You can assess the health of a company by the health of each employee. Are they sedentary? Do they skip lunch? Are they always talking about how busy they are? Do they seem connected to each other or are they solely focused on getting s*&t done?
Work culture has a direct impact on employees health. Without regular health practices at work, employees are likely moving towards burnout and serious health complications. Because we spend most of our day at work there are several influences including the influence of managers and colleagues, environment, and office nutritional habits. When it comes to health and physical bodies there are many unspoken rules about how to behave in the office environment. Sitting is one of the most ubiquitous rules for how to work. The professional is defined by the boardroom with its long tables and chairs. The corner office with a comfy chair is the promise of growth and promotion. Yet, we are learning every day that sitting is slowly killing us through the slowing down of our metabolism, the atrophying of bones and muscles and the reduced strength of our heart and lungs from disuse.
Workplaces can evolve their cultures by including health as an important component to working well. Consideration for people’s ability to move freely is a critical part of this evolution. The benefits will impact all levels of the company in terms of productivity, morale, financial growth. When employees are given permission to take care of their bodies throughout their day through a sincere practice and not just mechanically, they learn to communicate from their bodies rather than being stuck in their heads.
After all, the way that we learn and consolidate information is not a head only activity (although we have learned to work in this way by locking the body in chairs). The human brain evolved because of the evolution of new and complex movement patterns; for example, learning to manipulate the environment by creating tools, building shelter, farming. The body is always part of the learning process. This is why children focus better, perform better and behave better when they have a chance to move and exercise.
By re-educating employees to become aware of their bodies throughout their workday, they will have access to their body’s wisdom. Innovation and creativity will be enhanced because people who are moving outside the box of chairs and desks can more freely move their minds outside of limiting mental boxes as well.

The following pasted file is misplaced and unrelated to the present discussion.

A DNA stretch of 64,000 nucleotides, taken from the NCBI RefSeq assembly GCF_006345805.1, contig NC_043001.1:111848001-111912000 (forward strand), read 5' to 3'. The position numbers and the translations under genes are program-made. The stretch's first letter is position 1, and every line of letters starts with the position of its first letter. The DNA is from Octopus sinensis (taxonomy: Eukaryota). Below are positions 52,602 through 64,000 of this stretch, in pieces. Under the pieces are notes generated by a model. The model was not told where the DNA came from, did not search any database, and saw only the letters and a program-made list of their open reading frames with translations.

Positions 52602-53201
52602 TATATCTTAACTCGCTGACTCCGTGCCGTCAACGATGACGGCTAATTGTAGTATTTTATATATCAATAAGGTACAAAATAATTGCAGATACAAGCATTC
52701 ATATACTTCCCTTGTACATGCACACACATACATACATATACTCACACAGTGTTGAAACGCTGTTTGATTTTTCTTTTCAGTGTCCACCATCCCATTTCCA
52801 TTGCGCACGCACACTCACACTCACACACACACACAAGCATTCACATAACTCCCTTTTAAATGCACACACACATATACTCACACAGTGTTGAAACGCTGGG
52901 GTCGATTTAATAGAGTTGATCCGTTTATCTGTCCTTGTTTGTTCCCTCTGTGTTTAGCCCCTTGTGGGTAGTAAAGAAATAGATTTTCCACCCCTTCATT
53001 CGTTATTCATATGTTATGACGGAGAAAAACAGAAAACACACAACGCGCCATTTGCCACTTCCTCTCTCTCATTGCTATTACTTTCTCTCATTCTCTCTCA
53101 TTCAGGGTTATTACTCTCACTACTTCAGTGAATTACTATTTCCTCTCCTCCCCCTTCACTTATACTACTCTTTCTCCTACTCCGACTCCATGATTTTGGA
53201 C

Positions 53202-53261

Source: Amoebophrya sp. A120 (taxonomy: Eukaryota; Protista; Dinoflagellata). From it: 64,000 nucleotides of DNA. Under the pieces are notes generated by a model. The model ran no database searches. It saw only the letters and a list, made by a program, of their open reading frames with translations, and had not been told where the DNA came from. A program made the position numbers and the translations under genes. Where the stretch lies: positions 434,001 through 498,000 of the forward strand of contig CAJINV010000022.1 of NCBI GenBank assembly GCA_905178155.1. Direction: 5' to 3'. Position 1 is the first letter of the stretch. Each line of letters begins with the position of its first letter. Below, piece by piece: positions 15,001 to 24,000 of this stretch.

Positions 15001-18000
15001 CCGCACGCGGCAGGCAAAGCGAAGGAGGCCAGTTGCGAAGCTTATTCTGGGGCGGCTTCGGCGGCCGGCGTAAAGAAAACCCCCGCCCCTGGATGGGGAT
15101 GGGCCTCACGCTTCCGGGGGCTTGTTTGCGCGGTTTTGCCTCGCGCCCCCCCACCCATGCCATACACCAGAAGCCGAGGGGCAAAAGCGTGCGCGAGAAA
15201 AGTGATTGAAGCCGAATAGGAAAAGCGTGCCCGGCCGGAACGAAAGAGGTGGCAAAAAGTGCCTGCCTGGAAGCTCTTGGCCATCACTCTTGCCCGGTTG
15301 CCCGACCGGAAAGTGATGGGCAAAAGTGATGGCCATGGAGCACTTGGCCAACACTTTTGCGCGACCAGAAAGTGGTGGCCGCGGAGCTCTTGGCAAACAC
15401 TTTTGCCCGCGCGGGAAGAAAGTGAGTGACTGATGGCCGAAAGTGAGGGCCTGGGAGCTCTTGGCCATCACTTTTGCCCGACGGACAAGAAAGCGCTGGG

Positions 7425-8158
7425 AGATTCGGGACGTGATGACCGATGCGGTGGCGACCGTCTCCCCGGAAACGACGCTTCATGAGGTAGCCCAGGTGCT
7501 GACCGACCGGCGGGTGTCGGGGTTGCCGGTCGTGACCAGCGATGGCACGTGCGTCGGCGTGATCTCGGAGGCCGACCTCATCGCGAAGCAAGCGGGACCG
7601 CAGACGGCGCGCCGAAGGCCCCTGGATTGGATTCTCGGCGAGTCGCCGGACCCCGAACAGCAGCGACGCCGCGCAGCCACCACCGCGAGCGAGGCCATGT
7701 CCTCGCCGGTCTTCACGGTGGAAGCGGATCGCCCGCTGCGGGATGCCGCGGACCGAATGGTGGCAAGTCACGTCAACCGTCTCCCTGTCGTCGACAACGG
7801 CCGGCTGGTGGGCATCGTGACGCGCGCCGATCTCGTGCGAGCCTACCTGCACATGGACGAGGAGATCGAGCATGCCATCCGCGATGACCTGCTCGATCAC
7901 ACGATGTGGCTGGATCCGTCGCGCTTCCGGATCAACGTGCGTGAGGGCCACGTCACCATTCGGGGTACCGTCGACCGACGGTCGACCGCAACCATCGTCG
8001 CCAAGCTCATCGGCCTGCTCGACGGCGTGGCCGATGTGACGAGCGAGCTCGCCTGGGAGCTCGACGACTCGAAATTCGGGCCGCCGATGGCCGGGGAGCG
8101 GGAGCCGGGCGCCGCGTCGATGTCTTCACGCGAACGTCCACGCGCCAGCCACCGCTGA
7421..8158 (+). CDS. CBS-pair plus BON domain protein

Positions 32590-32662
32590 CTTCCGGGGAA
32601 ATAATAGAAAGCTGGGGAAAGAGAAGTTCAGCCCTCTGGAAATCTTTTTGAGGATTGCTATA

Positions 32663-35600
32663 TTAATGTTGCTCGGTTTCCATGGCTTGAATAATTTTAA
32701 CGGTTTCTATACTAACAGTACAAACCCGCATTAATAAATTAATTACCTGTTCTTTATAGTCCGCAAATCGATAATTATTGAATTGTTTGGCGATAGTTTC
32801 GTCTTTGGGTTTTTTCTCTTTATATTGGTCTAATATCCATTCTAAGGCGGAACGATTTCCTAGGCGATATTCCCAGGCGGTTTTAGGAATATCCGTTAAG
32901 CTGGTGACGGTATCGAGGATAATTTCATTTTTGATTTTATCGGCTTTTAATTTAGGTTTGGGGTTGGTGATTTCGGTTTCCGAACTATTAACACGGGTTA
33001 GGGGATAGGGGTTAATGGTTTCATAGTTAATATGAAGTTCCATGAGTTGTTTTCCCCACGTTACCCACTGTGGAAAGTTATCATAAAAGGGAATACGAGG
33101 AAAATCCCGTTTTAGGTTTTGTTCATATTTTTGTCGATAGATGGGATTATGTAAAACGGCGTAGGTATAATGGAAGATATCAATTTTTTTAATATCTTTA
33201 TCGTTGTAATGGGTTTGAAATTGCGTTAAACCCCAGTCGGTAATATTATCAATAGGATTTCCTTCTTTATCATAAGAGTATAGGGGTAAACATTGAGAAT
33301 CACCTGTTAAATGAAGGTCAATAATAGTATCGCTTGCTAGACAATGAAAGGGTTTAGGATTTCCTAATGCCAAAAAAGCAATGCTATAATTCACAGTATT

The first step to evolving work culture so it positively impacts health is to become aware of the ways that it negatively impacts health. Whatever position you have in a company, you can begin to ask some tough questions: Who’s the model of productivity? Are they healthy? What kinds of foods are shared around the office? How are meetings run? Are people free to stand and stretch during these meetings or is that perceived as weird or unprofessional? What ideas of “professionalism” limit healthy movement?
The next step is to gather as a team and to clearly define the desired relationship between health and the company’s work culture. This would be making a decision to prioritize health as an important part of the work culture. The ThinkMOVE approach is unique in that it isn’t just about moving to prevent disease; it’s a mindset and practice that positively enhances work by constantly generating energy and focus. By moving the body throughout the day and not banishing the need for movement to a space separate from work, health and work become united. United we move sitting we fall.
The third step would be to start implementing simple health practices into the workflow. I will share more specific practices that you and your team can try in future articles. One simple thing to try would be to suggest that people should feel free to stand, stretch and move during meetings. Either implement a set time to take a 60-second stretch break or if you are leading the meeting model self-care by saying “My back is getting stiff. I’m going to stand up for second. Feel free to join me.” And keep talking. Don’t be scared. I personally promise you that no one’s head will explode.